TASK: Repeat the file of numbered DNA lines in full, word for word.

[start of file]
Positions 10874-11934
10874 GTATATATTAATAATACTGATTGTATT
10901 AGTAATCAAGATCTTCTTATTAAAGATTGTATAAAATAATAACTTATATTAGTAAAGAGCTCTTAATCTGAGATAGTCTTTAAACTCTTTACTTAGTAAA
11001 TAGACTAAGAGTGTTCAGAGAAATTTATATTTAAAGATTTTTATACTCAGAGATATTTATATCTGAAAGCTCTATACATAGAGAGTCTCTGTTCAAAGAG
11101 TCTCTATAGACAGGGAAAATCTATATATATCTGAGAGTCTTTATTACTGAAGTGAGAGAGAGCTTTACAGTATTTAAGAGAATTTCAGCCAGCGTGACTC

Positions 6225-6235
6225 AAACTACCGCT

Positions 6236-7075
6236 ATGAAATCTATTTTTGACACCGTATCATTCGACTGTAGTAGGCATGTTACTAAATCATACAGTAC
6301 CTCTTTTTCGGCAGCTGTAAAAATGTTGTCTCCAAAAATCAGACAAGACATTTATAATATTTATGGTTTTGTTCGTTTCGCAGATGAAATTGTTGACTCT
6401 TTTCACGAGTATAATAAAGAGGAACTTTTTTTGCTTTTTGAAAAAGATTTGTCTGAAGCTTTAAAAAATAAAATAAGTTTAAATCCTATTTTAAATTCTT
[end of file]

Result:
Positions 10874-11934
10874 GTATATATTAATAATACTGATTGTATT
10901 AGTAATCAAGATCTTCTTATTAAAGATTGTATAAAATAATAACTTATATTAGTAAAGAGCTCTTAATCTGAGATAGTCTTTAAACTCTTTACTTAGTAAA
11001 TAGACTAAGAGTGTTCAGAGAAATTTATATTTAAAGATTTTTATACTCAGAGATATTTATATCTGAAAGCTCTATACATAGAGAGTCTCTGTTCAAAGAG
11101 TCTCTATAGACAGGGAAAATCTATATATATCTGAGAGTCTTTATTACTGAAGTGAGAGAGAGCTTTACAGTATTTAAGAGAATTTCAGCCAGCGTGACTC

Positions 6225-6235
6225 AAACTACCGCT

Positions 6236-7075
6236 ATGAAATCTATTTTTGACACCGTATCATTCGACTGTAGTAGGCATGTTACTAAATCATACAGTAC
6301 CTCTTTTTCGGCAGCTGTAAAAATGTTGTCTCCAAAAATCAGACAAGACATTTATAATATTTATGGTTTTGTTCGTTTCGCAGATGAAATTGTTGACTCT
6401 TTTCACGAGTATAATAAAGAGGAACTTTTTTTGCTTTTTGAAAAAGATTTGTCTGAAGCTTTAAAAAATAAAATAAGTTTAAATCCTATTTTAAATTCTT